• those lovely people who welcome me to their coffee shops like Randa at Fibonacci Wyong  and ask after me, along with my fabulous hairdresser Tiffany, our great podiatrist Sean who came to the house to treat me when it was easier for me, and our Property Manager, Naomi, who was delighted to see me recently. Kyla who makes the most delicious cupcakes always asks how I am going when we catch up. In fact, I won a generous voucher recently and as cupcakes are something I CAN eat, this is just the best!
  • the Beyond Five Organisation: Nadia for her reaching out for me to help with publication of my story written by Kirsty. Check my photos here to see the fundraising ribbons. World Head and Neck Cancer Day in July 27. I wear my ribbon and blog about Head and Neck cancer because not many people know about this cancer. I do now!

Then definitely NOT last nor least are my friends and family. Those who connect on-line too. My blogging friends, my instagram friends and those from Facebook and Twitter. I love connecting!  To know of so much love, concern and care being out there for me after the diagnosis and through recovery in the year it’s been is marvellous. Thank you for reading my posts, checking out my Instagram pics and ‘liking’ the blog Facebook page.

Each day in 2018 I made a commitment to myself to do at least these three each day:

  • get dressed in an #outfitoftheday and go out – for a coffee, a browse, a shop or just to look at a view
  • go into nature or observe nature and then capture this in a photo
  • make something creative, be it a mandala or a pattern or just so art fun.

I cannot single any one person out from family and friends….other than this person:

My husband. There for everything for me. Always. Love IS what keeps us together…and has done for over 47 years.

Sending everyone my love and gratitude.

Denyse.

On Tuesday this posts links with Kylie here

On Wednesday this post links with Sue and Leanne here

On Thursday this post links with Leanne here.

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Eating After My Gum Cancer Surgery. Part Two. 2018.24.

Eating After My Gum Cancer Surgery. Part Two. 2018.24.

Now where was I?

Oh yes, about my eating after cancer surgery. Part One is here.

Let me tell you this eating with only 8 teeth on the lower jaw and one tongue has called for:

  • imagination – what might that food feel like in my mouth and will it be able to break down to enable swallowing
  • care of my mouth. Yes, this mouth needs even more oral care now. So it is brushing of my teeth and rinsing with a particular mouth wash after morning and evening meals
  • shopping lists for foods I had not previously considered eating but do because of nourishment and ease of eating
  • trying to remain creative with meal choices for me while I am very restricted. It is hard and I do get frustrated but I try to remember it is not forever
  • nothing that is pre-made or take-away (boo to having to make everything from scratch) unless it is a plain cake, a scone or yoghurt.

My mouth: at least the lips seal but it remains a challenge to get any drink into it. I use a ‘squirt’ water bottle and when having a cuppa – tea of coffee – I have a serviette under my mouth. Messy Me.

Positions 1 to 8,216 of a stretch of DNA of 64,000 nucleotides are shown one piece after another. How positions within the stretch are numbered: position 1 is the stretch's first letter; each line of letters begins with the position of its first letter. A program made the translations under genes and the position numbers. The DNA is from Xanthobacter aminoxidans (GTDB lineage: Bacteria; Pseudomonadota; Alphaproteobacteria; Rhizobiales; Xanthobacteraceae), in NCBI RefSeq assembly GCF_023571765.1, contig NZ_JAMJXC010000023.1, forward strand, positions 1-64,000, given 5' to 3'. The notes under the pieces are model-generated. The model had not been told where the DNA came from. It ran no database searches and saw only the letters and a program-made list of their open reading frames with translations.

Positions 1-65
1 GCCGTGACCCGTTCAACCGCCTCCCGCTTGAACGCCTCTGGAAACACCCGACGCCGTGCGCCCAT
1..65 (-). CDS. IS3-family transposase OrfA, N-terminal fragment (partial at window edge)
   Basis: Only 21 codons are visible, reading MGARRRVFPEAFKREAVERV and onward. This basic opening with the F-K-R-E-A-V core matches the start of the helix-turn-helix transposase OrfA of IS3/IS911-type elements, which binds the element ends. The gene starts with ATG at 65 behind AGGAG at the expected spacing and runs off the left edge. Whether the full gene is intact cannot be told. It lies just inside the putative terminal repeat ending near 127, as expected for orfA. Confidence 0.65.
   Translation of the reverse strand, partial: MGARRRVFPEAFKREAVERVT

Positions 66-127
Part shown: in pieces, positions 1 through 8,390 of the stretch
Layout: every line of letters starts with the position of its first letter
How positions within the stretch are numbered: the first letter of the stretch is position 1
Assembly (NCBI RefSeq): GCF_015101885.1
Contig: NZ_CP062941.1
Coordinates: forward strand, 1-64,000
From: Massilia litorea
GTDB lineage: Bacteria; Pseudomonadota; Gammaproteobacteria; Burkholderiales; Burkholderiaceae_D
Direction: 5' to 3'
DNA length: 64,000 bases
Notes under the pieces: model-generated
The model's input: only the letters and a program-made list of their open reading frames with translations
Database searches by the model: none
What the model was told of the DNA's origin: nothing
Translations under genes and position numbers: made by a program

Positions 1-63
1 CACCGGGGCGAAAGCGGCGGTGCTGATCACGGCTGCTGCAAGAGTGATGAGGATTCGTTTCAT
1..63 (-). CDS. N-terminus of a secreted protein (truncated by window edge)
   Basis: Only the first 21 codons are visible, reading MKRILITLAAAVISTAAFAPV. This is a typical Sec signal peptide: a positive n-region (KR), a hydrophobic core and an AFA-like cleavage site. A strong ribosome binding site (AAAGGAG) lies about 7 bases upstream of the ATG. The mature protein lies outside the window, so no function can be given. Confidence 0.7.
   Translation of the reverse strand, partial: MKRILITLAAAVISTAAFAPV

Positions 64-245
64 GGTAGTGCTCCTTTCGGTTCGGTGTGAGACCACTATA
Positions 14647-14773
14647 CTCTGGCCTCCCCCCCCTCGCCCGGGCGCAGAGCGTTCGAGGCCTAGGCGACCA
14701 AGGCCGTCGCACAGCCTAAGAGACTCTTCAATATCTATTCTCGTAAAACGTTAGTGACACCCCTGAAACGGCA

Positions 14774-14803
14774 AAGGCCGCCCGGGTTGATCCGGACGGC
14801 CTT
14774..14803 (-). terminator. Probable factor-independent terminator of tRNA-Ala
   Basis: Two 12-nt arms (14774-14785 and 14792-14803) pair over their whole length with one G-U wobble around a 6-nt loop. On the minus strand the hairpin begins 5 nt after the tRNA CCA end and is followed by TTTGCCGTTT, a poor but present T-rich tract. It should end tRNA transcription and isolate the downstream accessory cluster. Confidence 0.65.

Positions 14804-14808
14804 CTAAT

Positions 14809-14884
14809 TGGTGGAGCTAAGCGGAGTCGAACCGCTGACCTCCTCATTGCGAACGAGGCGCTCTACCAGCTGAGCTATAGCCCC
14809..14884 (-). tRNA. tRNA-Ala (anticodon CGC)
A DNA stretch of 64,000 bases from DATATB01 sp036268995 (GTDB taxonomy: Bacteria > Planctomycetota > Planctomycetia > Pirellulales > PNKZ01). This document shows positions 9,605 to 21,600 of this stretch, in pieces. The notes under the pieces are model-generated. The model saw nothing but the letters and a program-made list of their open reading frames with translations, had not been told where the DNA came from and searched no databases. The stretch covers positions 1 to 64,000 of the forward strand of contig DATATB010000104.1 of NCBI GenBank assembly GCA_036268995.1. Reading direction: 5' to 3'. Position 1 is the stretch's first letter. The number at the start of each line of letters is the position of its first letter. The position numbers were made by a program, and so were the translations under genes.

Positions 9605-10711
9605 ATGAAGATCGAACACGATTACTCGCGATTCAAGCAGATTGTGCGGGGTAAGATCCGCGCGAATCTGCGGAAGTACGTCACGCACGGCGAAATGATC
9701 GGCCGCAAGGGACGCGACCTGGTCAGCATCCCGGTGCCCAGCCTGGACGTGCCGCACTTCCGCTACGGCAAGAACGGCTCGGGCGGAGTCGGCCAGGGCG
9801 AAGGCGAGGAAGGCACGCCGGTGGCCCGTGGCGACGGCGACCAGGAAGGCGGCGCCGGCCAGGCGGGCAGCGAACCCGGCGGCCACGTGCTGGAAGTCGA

As the initial months changed from me being dependent on my husband for meal-prep and shopping to me doing this for myself it did give me freer rein for creativity and independence but in some ways in was harder. My husband eats very simply but from a different meal-base to me (and it has been like that even before my cancer) so there have been few shared meals….except for that one time, before I had surgery #2 and he made a Baked Lamb Dinner…which was so soft and delicious and easy-t0-swallow the memories are fresh!

MEALS & SNACKS.

BREAKFAST.

Once I learned that tiny slivers of toast do not equate with a satisfying breakfast, this long-time cereal avoider embraced weetbix and I am a two weetbix, sugar and milk girl every day.

MORNING TEA.

This is mostly Morning Coffee as I go out each morning around 10.30-11 for my daily outing. See more about that here. More often than not it is just a coffee but on some occasions I can add a treat. It takes me a long time to eat some of these and I often bring part of it home.

LUNCH.

If I have had a snack as above I will not have anything for lunch…because I will still be full and I cannot find the energy to try to decide what I will take ages to make and then ages to eat. It is true! However, I know the value of nutrition and need to give myself more credit for knowing actually what to select and eat it. The last few weeks I have found it harder as I have a 3rd surgery which has left me in some discomfort and even less room inside the mouth as a stent is in there where the implants will eventually go.

On the way home from Sydney when I saw the Professor recently my husband ate the cheese sandwich we took for him and I had a little kids’ yoghurt with the squirty-top.

AFTERNOON TEA.
Depending on how much I have eaten at lunch, this may not be anything or it might be a cup of tea with biscuits that can be dunked. Yes. Only those. I have tried a few but only these work for me: Malt biscuits, Scotch Fingers, Orange Creams. Even gave Tim Tams a go but the biscuit part was too hard for my mouth.

DINNER.